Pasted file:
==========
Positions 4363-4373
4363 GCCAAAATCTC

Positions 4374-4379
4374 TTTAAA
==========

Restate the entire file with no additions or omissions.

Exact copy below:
Positions 4363-4373
4363 GCCAAAATCTC

Positions 4374-4379
4374 TTTAAA